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Sunday, 26 January 2014

My Top 5 Games of 2013

Following my little Hobbit rant I feel like it’s time to talk about what I enjoyed last year, so here are my top 5 games from 2013 that I played in 2013. If there are any suspicious absences that’s probably because I haven’t had a chance to play everything yet, like Tomb Raider, or Grand Theft Auto V which I’m only about a third of the way through.

So, in no particular order (because if I tried to think of an order, it would probably change every few minutes)...

BioShock Infinite

The long awaited sequel deserves credit for its incredible attention to detail. The gunplay is chaotic and overdone, perhaps, but despite forcing you down a linear path like so many of today’s single player shooters, Infinite provides perhaps the most spine-tinglingly well realised setting of any game to date. The first half-hour alone does more to generate intrigue than any number of other so called ‘narrative-driven’ shooters combined. Irrational took the first BioShock’s philosophical approach and decided to dance all over it with a smattering of inter-dimensional craziness. Whether you enjoy the universe-twisting shenanigans or consider them a step too far for the series, there’s no doubt that Infinite leaves an impression. 


The Last of Us

Gaming’s equivalent of Oscar-bait. Impressively designed, technically pristine and sporting a very well constructed narrative. It’s very nice to see a big budget game that cares more about character development than showcasing the latest explosion rendering techniques. Certainly a step in the right direction from Naughty Dog, who I feel used to fall victim to the ‘set piece first, narrative later’ approach. You won’t find any ‘Nathan Drake gets captured by pirates’ interludes here, although I do feel that the game occasionally risks wringing out a few too-many repetitive scenarios. There’s only so many times you can be forced to prop a ladder up against a wall before you start losing interest. But that’s just nitpicking. The Last of Us is a clever, bold, effective masterpiece.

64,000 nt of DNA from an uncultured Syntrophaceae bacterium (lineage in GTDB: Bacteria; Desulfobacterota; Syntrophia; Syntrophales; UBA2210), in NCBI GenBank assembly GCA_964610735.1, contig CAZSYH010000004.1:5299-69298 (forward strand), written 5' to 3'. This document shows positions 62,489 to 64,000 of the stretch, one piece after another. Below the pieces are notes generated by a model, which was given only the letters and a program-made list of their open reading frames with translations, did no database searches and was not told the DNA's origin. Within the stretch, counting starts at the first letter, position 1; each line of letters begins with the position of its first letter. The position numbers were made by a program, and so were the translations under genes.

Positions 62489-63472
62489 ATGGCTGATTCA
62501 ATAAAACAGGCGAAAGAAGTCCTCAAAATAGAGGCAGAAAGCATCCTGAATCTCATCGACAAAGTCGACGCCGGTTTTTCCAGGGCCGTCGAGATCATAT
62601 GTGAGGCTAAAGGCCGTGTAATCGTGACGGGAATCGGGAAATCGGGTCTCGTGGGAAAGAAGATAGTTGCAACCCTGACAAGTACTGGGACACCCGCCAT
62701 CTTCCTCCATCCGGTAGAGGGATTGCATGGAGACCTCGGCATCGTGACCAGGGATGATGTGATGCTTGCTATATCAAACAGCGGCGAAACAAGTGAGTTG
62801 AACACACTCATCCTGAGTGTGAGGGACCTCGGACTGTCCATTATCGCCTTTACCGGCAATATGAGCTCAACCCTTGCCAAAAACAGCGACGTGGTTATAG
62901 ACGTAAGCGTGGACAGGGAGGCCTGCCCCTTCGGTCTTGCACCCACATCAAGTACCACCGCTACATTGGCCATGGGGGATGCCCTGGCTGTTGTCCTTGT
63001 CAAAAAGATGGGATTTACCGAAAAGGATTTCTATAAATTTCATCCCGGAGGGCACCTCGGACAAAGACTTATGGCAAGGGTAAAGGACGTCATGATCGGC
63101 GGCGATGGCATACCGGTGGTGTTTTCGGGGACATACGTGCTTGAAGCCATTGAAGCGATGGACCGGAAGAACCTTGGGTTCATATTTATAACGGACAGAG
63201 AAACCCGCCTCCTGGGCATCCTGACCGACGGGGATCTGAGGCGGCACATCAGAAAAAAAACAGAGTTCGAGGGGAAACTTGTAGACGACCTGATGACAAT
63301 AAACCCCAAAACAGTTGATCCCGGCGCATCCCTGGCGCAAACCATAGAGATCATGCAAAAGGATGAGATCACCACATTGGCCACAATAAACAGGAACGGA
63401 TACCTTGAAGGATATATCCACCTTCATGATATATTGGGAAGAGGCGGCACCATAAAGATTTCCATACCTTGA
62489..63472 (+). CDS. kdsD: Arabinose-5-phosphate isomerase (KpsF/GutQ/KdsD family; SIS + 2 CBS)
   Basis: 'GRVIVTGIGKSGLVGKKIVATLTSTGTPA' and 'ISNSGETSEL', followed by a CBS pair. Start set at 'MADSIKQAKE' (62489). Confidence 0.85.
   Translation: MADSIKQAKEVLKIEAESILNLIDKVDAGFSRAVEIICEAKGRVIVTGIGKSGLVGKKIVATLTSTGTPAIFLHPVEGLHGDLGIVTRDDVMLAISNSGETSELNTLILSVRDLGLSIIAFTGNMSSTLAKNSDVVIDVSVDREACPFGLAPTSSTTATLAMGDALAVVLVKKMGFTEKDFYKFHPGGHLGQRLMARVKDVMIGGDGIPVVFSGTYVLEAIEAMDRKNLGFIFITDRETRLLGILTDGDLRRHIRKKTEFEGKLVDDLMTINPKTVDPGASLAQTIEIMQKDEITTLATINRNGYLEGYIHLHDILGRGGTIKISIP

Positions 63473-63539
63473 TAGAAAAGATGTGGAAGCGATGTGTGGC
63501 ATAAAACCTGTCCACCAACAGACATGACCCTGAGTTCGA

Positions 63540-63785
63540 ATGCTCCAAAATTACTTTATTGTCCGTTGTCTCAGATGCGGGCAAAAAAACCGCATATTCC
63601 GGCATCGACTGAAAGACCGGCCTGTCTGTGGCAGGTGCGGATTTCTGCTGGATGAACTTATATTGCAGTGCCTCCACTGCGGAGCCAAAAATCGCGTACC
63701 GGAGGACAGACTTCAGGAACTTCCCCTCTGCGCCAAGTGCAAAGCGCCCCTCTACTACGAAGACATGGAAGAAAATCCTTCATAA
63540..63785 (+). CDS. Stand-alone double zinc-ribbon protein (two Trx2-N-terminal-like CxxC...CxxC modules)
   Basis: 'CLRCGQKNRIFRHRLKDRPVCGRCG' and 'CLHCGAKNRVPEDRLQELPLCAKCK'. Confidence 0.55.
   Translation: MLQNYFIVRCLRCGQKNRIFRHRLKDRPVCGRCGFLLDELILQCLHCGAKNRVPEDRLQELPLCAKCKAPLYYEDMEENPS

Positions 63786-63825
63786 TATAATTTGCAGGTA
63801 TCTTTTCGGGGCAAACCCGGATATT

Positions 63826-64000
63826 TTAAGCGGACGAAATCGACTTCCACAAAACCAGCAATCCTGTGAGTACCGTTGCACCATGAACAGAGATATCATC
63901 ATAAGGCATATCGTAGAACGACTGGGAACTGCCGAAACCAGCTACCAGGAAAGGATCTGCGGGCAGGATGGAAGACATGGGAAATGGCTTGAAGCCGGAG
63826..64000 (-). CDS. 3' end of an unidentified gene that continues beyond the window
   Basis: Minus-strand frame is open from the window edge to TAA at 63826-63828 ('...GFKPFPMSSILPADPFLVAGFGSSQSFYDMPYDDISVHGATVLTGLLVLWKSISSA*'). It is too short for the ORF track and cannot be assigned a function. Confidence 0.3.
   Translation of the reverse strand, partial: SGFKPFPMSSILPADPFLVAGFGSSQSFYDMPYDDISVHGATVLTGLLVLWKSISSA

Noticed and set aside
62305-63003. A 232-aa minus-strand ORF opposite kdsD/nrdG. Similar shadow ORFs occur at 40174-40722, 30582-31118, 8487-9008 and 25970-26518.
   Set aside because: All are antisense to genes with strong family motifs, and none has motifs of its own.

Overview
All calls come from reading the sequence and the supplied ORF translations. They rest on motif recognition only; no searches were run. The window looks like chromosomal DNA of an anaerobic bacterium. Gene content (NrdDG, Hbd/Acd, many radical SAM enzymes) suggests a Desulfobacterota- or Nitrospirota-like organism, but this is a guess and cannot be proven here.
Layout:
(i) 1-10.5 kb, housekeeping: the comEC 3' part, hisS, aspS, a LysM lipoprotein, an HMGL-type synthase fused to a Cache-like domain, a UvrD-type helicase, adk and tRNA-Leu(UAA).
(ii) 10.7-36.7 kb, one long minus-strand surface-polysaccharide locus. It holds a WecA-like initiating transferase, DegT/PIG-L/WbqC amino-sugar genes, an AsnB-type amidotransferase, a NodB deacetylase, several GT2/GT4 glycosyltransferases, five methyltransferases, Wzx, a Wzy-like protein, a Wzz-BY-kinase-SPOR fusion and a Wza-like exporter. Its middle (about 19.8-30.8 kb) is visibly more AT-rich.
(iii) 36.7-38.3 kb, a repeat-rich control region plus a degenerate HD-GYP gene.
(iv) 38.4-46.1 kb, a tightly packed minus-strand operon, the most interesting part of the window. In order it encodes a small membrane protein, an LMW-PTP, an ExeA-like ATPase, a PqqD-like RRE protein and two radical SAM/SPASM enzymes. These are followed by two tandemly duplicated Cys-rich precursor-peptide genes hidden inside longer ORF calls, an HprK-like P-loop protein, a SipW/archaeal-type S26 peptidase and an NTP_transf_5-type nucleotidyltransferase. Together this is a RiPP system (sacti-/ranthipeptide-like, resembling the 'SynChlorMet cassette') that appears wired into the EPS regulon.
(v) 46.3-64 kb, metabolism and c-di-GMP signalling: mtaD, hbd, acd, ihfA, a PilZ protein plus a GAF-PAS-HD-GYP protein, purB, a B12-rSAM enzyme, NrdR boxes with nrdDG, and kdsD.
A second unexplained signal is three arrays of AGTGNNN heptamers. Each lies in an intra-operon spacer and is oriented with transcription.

The Wonderful 101

Niche, oddball and wonderfully over-the-top. This is why Platinum are possibly my favourite developers - you just won’t find this sort of madness elsewhere. It’s like someone threw Pikmin and director Shinji Mikami’s own Viewtiful Joe and Bayonetta into a blender with, of all things, Power Rangers. The learning curve is steep thanks to ridiculously convoluted mechanics, but as you get stuck in and figure things out for yourself, everything just clicks. The game even dares to properly-legitimise the Wii U Gamepad screen with some amusing multi-tasking sections. The final boss battle lasts almost 2 hours, upping the spectacle to ridiculous proportions without even becoming a drag. It’s a genuinely bonkers action game, and I wouldn’t be surprised if it ends up as the struggling Nintendo console’s biggest cult classic.


Far Cry 3: Blood Dragon

I’m just so glad this exists - I wouldn’t have imagined this sort of project ever actually coming to fruition. For the uninitiated, Blood Dragon is a totally standalone spin-off from the also-excellent Far Cry 3 that pays tribute to every cheesy 80s sci-fi action movie… by playing like a cheesy 80s sci-fi action movie. It’s a loveable parody in the same vein as the recent Grindhouse films. A little on the easy side, perhaps, but you can’t go wrong when your game has Kyle Reese himself, Michael Biehn on voiceover duties. Or the excellent soundtrack that does an uncannily great job of recreating the synthesisers used back in the day. Or, most importantly, glowing neon dragons that shoot laser beams out of their eyes.


Rayman Legends

There’s been some good platformers this year - everyone’s been talking up Mario 3D World recently, but I’m going to give this round to the limbless whatever-he-is. This former Nintendo exclusive controversially ended up on a whole bunch of other consoles, yet having played through the entirety of this insanely gorgeous side-scroller with the touch-screen aided co-op, I can’t imagine anything comparing to the fluidity of the original Wii U version. Michel Ancel’s team outdid themselves with the level of creativity and variety on offer here, with a more balanced difficulty level than Origins and, somehow, even more beautiful visuals.


Honourable mentions:
Super Mario 3D World, Metal Gear Rising, Fire Emblem: Awakening, Luigi’s Mansion 2 and I have to mention Pikmin 3 somewhere or my brother will moan.


I’ll probably do a similar blog post with 2013 movies eventually, but I feel like I’ve got to catch up on a lot of the big hits first.

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